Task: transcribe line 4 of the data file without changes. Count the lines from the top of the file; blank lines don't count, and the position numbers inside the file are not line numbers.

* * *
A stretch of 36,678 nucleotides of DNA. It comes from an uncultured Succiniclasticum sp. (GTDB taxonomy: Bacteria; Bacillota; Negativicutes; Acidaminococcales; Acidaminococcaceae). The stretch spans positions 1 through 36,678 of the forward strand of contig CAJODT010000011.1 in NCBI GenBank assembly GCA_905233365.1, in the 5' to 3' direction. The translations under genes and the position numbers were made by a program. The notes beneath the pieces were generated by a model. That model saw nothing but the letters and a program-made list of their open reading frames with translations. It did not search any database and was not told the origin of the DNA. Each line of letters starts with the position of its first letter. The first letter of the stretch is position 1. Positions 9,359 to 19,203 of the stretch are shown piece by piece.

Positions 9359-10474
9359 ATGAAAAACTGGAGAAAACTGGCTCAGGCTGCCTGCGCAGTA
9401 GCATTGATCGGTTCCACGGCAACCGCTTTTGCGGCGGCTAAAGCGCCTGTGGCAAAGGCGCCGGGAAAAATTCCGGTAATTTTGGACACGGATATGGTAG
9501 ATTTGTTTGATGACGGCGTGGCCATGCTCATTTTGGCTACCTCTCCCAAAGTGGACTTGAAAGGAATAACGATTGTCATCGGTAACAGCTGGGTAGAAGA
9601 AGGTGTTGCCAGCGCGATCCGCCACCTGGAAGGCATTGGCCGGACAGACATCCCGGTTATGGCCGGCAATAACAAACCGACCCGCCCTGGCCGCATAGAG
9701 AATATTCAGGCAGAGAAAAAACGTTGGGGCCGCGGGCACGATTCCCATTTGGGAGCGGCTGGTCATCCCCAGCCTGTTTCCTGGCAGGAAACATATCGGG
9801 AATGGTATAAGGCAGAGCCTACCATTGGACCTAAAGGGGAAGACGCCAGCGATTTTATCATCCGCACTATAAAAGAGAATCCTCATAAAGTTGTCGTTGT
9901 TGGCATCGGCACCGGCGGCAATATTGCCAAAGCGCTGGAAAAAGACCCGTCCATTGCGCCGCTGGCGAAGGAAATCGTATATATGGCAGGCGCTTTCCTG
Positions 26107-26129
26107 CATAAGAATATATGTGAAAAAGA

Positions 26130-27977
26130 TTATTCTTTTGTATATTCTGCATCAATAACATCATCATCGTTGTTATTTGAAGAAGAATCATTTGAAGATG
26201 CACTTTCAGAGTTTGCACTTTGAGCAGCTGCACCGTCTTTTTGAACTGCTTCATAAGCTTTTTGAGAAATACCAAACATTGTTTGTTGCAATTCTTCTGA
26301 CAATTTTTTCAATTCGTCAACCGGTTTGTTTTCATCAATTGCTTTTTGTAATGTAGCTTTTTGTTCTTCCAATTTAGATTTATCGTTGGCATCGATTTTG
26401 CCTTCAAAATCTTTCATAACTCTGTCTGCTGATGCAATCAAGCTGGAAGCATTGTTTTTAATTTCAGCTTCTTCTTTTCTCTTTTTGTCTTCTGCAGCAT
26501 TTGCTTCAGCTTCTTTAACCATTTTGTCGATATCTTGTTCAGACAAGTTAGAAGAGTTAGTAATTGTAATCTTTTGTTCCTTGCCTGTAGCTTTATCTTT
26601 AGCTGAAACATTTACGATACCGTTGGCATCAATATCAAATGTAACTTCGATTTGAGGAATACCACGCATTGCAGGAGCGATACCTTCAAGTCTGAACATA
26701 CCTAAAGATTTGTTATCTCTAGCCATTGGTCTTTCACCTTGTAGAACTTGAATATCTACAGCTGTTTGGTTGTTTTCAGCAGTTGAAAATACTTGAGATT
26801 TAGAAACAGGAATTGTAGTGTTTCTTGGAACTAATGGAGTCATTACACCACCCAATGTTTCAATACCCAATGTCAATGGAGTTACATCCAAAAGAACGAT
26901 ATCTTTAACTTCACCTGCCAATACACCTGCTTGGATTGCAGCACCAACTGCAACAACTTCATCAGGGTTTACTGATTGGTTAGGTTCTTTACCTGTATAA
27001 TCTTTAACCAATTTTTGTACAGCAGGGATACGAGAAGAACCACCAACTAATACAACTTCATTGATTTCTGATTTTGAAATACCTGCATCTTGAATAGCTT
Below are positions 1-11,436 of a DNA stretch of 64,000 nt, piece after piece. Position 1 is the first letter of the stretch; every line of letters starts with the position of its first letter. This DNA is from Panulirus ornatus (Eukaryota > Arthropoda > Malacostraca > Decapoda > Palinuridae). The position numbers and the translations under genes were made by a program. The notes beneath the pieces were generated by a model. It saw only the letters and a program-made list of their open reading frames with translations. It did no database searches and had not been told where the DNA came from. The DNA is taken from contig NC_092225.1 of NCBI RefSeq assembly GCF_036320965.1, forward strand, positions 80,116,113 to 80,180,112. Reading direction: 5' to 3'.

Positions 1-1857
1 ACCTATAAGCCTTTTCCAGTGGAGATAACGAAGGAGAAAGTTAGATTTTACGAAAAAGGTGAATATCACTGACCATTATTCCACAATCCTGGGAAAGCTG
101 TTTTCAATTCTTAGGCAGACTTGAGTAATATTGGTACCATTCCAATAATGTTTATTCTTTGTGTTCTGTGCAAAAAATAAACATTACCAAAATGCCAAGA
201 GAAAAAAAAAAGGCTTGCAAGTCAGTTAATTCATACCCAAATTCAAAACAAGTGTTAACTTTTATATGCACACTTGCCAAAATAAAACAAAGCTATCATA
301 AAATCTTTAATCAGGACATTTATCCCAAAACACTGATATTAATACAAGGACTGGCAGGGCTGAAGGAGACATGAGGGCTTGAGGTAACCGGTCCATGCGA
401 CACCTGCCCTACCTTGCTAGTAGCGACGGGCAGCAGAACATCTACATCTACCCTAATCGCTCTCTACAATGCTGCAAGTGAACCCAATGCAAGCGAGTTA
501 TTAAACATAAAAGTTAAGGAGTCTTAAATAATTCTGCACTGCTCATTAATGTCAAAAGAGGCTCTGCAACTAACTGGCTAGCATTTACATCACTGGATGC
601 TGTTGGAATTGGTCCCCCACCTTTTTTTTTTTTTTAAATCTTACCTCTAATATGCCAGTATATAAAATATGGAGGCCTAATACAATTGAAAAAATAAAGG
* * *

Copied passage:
9401 GCATTGATCGGTTCCACGGCAACCGCTTTTGCGGCGGCTAAAGCGCCTGTGGCAAAGGCGCCGGGAAAAATTCCGGTAATTTTGGACACGGATATGGTAG